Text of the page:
Children and Coffee: Yes or No?

A Young child dressed up in business attire with black glasses is seated at a table with a laptop open, and coffee mug to his right. He is typing on the keyboard.

Before my mom would let me drink coffee, she told me I couldn’t because it would stunt my growth. As my mother is now just under 5 foot, I inevitably made some witty (witty in my mind, at least) comment about that being the reason she’s as short as she is. Thankfully, my mother wasn’t a slapper.

One night, I spent the night with my best friend in fourth grade. At breakfast, her parents let all of the kids have what they called coffee-milk; it was a cup that was equal parts…well, if you can’t guess, I’m shaking my head at you through the computer. I was pumped–I wasn’t overly impressed, but it felt sneaky and exciting. I wondered what was different about their house, their kids; I wondered why the rules were different. Still, I accepted my mother’s assertion that coffee was bad for people who were too young.

When I worked at a coffee shop, one of my coworkers bought her 4-year-old niece a large iced coffee, light and sweet, for her birthday because it was “her favorite.” I was stunned; but, then, she made the point that we let children drink soft drinks which have plenty of caffeine in them, not to mention the astronomical amount of sugar. I realized that long before I was allowed to drink coffee, I drank soft drinks more than I drank water or really anything else. What’s the deal? Why was my mom so stingy with the coffee she only ever drank once a day anyway? Why do people think that it’s a bad idea for children to have caffeine? What are the actual facts?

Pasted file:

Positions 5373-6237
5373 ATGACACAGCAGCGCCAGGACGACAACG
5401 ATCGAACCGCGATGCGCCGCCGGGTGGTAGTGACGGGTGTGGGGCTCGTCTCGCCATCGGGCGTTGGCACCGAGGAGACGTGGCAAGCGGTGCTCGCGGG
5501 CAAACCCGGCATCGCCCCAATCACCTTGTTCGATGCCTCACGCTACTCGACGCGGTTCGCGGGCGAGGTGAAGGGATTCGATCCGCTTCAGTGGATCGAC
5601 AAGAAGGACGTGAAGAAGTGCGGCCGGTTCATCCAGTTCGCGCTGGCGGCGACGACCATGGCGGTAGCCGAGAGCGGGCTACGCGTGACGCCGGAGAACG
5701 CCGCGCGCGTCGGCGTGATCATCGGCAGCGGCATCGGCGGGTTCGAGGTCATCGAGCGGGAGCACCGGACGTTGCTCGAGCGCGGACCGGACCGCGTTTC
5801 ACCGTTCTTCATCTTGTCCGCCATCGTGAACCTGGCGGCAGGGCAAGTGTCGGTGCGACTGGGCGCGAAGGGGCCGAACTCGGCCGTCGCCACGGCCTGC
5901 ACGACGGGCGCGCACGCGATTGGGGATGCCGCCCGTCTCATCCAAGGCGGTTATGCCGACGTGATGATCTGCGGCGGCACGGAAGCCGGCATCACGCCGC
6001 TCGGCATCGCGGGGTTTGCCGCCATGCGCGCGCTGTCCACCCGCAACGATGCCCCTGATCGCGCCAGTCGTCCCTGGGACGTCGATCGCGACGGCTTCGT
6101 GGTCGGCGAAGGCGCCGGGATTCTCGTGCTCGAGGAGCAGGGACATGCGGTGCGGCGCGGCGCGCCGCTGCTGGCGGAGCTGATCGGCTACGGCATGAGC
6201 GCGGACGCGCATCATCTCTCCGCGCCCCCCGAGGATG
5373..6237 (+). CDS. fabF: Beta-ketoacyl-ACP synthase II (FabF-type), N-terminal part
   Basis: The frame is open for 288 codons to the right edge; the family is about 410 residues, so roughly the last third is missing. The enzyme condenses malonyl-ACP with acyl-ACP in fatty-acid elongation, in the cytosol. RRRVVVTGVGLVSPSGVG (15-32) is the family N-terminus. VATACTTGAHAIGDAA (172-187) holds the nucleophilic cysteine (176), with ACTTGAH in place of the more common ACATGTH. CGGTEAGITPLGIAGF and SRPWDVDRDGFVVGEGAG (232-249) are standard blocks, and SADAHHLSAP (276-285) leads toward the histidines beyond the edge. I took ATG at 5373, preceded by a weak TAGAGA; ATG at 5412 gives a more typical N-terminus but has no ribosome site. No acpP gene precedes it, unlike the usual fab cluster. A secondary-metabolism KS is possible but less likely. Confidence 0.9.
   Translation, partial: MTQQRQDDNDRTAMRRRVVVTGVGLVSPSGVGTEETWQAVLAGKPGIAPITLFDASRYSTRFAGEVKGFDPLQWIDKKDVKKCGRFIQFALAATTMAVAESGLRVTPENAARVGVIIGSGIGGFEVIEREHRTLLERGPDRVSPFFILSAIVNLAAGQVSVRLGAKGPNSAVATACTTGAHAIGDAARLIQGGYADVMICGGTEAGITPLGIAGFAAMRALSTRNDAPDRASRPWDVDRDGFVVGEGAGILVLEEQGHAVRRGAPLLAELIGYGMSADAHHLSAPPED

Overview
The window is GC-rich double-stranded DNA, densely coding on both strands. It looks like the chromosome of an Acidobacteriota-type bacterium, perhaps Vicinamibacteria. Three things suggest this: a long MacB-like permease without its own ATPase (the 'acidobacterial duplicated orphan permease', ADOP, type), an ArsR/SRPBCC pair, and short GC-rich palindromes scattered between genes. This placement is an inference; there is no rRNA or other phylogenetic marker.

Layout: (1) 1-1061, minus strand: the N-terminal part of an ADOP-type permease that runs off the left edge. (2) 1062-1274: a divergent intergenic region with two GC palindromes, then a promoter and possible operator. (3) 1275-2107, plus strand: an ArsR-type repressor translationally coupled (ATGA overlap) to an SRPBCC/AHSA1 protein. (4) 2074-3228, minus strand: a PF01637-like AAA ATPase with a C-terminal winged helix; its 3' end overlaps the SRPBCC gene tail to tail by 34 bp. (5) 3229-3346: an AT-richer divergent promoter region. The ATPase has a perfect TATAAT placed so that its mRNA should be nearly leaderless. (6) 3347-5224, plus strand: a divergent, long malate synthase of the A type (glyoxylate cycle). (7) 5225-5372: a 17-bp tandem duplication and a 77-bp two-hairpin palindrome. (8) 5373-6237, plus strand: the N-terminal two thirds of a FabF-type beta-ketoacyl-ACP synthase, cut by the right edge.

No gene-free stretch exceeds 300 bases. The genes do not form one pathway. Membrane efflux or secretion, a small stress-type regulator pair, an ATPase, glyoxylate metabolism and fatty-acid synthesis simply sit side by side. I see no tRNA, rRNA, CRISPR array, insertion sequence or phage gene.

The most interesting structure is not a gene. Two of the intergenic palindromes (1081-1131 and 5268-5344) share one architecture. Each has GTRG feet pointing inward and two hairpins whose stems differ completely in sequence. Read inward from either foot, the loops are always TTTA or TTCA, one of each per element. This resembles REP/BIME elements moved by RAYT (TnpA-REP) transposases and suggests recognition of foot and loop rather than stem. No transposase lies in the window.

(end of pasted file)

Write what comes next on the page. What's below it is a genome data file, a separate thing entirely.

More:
From what I’ve learned, the United States doesn’t have a legal minimum for caffeine consumption in children, though some other countries do–though they don’t prohibit it. The reasonings behind being careful about how much caffeine a child consumes is that the general effects can be exaggerated in the smaller, developing bodies. If you have experienced the energy spike and then crash of an espresso shot, imagine that in a 7-year-old in her second-grade class. Additionally, too much caffeine for anyone can lead to insomnia, anxiety, jitteriness, shortness of breath and heart palpitations, as well as headaches for some. These are not ideal situations for a young child to find herself in and the amount of caffeine it takes for one to become “intoxicated” in negative ways is significantly less than for adults.

Caffeine has also been found to hinder the body’s ability to absorb calcium; this is especially problematic when a child is still developing, and their bones are still growing. Further, a child is highly unlikely to enjoy a plain, black coffee; the high-calorie and sugary additives that erase that signature coffee taste can contribute to childhood obesity and diabetes; plus, too much sugar can contribute to and exacerbate ADHD and other concentration and learning problems. In fact, caffeine can sometimes lead to or exacerbate attention problems, as well, which is not what you want for a child in school.